The largest bookstore business in Canada, Indigo Books & Music, was recently hit by a targeted cyberattack. As a result, the company was forced to shut down customer access to its site and to only accept payments in cash.

While the full details of the malicious incident are unclear, the successful bookstore chain is not ruling out the possibility that hackers could have stolen its customer’s personal data during the attack.

Disclosure of a cyber attack

The first indication that something was awry came when Indigo made an announcement stating that it was experiencing “technical issues” that prevented access to its website. These issues also extended to the company’s physical stores, where customers were unable to pay electronically and could only pay for their desired products via a cash purchase transaction.

Furthermore, the bookstore chain announced that it was also impossible at the time to make purchases using an Indigo gift card, and that delays were also a possibility for orders made online.

A matter of hours later, the company disclosed that its dedicated computer systems had been targeted by a cyberattack and that it was now in the process of undertaking an investigation into the malicious incident with the assistance of third-party experts.

Exploring a cyberattack unleashed

The bookstore giant has yet to disclose the exact type of cybersecurity incident that it is currently coping with. However, it has announced that it is now trying to assess if the intruders behind the attack managed to obtain access to customer data and, if so, whether they had managed to exfiltrate sensitive information.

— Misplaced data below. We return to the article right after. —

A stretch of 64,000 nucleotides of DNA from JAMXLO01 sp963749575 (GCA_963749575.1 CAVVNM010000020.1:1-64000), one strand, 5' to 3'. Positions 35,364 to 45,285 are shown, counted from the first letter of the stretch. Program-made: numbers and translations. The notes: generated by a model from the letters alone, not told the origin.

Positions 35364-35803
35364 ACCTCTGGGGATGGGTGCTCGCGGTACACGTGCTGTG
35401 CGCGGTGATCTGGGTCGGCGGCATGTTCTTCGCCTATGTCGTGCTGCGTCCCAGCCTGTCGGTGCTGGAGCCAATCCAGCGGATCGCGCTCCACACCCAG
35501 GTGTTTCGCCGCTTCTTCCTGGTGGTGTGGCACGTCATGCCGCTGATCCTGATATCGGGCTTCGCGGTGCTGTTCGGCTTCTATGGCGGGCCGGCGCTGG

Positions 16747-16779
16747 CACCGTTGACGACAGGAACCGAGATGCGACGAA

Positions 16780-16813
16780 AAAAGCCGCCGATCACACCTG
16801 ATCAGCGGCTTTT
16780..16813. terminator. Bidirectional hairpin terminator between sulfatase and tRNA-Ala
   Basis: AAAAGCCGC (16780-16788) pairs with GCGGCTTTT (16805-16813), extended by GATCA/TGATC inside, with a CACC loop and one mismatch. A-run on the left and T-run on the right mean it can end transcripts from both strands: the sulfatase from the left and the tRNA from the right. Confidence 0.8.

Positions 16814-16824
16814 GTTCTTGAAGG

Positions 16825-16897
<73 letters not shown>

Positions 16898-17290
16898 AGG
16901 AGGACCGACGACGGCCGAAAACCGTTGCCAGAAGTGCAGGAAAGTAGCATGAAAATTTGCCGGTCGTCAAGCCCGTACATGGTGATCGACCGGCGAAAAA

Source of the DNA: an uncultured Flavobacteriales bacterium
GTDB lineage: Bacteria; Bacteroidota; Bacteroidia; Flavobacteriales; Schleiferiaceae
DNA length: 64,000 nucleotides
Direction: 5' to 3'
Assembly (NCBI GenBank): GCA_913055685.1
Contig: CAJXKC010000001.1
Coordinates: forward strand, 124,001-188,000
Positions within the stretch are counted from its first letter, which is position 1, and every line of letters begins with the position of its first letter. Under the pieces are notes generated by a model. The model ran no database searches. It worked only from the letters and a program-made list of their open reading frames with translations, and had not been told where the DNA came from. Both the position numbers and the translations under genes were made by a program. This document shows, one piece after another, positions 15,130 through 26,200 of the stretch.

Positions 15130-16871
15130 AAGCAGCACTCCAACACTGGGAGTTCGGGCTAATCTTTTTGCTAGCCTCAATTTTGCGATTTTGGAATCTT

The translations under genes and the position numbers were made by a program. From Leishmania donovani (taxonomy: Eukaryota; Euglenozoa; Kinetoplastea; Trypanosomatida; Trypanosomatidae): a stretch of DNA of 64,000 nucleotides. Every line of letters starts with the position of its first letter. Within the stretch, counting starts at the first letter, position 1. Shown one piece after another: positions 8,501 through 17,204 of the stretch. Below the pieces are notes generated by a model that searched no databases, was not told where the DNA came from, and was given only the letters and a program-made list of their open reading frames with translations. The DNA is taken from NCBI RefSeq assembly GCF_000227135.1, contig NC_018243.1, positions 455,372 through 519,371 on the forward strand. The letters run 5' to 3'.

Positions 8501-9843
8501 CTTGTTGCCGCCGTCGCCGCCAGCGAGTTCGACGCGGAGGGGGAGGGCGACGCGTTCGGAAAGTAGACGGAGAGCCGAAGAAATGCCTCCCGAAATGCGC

As mentioned earlier, Indigo has confirmed that it is presently working to restore its computer systems. Cybersecurity experts have weighed in, stating that this may be an indication of a ransomware attack. This kind of cyberattack usually results in a devastating data breach as threat operators steal the personal data of staff and customers and then threaten to publish it if the victim refuses to pay the ransom. It is not uncommon for threat actors like ransomware gangs to target major brands. With an annual revenue of over one billion Canadian dollars, Indigo qualifies as a potential target.

The retail giant’s operations include selling not only books and magazines, but also toys, wellness and beauty products, smart home devices and items for babies and baby care. With around 123 smaller stores and 86 superstores operating under the names Indigo and Chapters, the company employs thousands of personnel across the country.

While the company’s investigation is still in its infancy and it has yet to release any information on the attack vector used to access its systems, the threat operators involved may have collected data by using information-stealing malware to obtain access to the Indigo computer network.

Information from threat intelligence experts at Kela confirmed that at least one cybercriminal market was selling Indigo credentials in February that were stolen by malware designed to steal information, like Vidar, Redline and Raccoon.